ThousandEyes' global vantage points are lightweight, Linux-based software agents that allow users to run a variety of layered monitoring tests, in order to gain insight into network and application performance and user experience.
ThousandEyes provides three types of agent. Each type of vantage point provides similar capabilities, but serves different purposes, and exists in different environments:
Cloud Agents are installed and maintained by ThousandEyes, and are available immediately to customers to configure tests, with no administrative responsibilities. Cloud Agents are located in many cities and countries; see this map for the current list of locations. These agents provide "outside-in" visibility to web-based apps or API endpoints.
Cloud Agents provide most of the configuration options that Enterprise Agents provide, but because Cloud Agents are used by multiple customers, some features are not available. For example, Cloud Agents cannot be configured to run web-layer tests through a proxy server, as this would require all tests run by the agent to use the proxy. For use cases such as testing a cloud-based proxy server, customers must use Enterprise Agent or Endpoint Agent.
For more information, see Cloud Agents.
Enterprise Agents are deployed by customers within their own infrastructure.
An Enterprise Agent can run every ThousandEyes test type (except Network Layer BGP tests, which are not run by agents). Additionally, Enterprise Agents can be either a source or target of an agent-to-agent test, which provides bi-directional network data (end-to-end metrics and the Path Visualization view) between itself and another ThousandEyes agent (Cloud or Enterprise).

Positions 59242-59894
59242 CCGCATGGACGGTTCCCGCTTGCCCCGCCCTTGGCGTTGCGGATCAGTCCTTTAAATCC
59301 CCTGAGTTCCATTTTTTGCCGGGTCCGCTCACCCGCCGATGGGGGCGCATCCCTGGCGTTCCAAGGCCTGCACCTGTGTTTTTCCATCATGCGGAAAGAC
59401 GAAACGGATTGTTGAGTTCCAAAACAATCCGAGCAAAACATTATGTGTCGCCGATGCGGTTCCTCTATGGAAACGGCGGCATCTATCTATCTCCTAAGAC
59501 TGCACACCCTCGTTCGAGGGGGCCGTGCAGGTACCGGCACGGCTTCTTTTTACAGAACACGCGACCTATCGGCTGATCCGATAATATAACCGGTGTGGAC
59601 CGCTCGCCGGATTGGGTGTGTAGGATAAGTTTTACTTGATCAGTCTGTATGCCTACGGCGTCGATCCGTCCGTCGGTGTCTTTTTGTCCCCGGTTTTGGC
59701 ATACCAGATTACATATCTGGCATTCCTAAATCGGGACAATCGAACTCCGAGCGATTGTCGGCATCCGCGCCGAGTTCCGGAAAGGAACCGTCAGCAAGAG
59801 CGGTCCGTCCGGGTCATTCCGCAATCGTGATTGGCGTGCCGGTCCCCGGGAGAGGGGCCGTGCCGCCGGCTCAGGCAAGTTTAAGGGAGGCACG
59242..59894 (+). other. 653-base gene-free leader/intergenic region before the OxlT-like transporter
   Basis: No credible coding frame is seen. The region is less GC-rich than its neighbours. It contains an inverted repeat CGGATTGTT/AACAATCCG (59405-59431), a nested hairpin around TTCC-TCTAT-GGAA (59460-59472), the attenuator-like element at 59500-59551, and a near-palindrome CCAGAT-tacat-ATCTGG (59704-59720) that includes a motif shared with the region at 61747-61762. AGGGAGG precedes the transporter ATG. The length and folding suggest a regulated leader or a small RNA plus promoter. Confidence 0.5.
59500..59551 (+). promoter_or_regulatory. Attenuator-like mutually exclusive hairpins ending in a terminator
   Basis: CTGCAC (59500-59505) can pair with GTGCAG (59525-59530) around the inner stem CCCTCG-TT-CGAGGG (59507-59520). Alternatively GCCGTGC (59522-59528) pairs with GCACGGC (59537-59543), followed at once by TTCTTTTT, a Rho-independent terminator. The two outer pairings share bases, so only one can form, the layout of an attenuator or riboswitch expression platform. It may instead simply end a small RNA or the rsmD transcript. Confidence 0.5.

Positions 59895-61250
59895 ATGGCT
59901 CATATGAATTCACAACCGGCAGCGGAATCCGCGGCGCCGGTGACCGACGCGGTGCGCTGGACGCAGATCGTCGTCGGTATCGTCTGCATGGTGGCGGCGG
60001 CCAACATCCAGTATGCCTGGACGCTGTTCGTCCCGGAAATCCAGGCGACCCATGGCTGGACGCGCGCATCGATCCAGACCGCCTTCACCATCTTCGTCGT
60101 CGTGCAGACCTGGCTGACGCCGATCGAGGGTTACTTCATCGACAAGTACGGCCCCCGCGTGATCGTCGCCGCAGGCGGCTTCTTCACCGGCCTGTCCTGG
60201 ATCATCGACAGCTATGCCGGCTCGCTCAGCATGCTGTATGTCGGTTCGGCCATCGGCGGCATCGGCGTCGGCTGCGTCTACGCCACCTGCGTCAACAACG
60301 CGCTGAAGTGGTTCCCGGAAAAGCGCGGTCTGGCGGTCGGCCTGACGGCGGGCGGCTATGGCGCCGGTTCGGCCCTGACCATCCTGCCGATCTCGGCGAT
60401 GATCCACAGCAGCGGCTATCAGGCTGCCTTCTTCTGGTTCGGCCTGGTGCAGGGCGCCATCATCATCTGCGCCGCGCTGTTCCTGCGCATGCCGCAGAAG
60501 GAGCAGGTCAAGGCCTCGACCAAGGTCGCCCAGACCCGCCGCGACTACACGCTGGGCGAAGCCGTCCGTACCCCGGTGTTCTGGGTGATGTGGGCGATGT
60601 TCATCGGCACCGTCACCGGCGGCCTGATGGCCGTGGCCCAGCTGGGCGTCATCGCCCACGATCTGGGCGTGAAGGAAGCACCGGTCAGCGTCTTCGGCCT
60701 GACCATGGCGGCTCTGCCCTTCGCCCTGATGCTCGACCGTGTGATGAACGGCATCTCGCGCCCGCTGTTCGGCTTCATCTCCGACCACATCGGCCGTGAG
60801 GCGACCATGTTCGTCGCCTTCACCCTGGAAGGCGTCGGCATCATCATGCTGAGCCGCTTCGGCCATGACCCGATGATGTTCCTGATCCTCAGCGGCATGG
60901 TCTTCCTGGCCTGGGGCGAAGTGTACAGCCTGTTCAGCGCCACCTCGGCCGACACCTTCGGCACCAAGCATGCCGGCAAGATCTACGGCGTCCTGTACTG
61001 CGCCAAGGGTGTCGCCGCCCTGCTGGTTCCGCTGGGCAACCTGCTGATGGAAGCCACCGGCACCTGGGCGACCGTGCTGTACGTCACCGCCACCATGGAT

Enterprise Agents are intended to be installed in server-type environments, and be online continuously in order to run scheduled tests. Enterprise Agents require systems administrators to provide resources such as time synchronization and firewall/packet filter rules for test and administrative traffic.
An Enterprise Agent can be installed in a virtualized environment (virtual machine or container) as well as installed directly on native Linux systems, and on certain types of hardware, such as Intel NUC or Cisco ISR and ASR routers. Installing the Linux package on a supported Linux distribution with administrative (root) access will provide extensive flexibility. Customers can combine Enterprise Agent functionality with other capabilities of the host, such as advanced routing and proxying, PKI/certificate functionality or other authentication, authorization and access control (AAA) technologies.
For more information, see Enterprise Agents.
Endpoint Agents are installed on a PC or Mac, and provide on-demand and real-time visibility into each employee’s experience of SaaS and internally-hosted apps, as well as underlying wireless LAN, WAN, Internet connectivity and system health.
For tests, Endpoint Agents have the most specialized purpose: to collect Web-layer “waterfall” data (i.e., HTTP archive format) and Network-layer data (including layer 2 information such as WiFi data) from workstation environments (although Windows Server installations are supported). Data collection is often performed on-demand, activated when a user experiences performance or other problems with web-based applications.
Endpoint Agents are quickly and easily deployed as browser plug-ins for Chrome or Internet Explorer, and can monitor any application that Chrome and Internet Explorer can access.
For more information, see Endpoint Agents.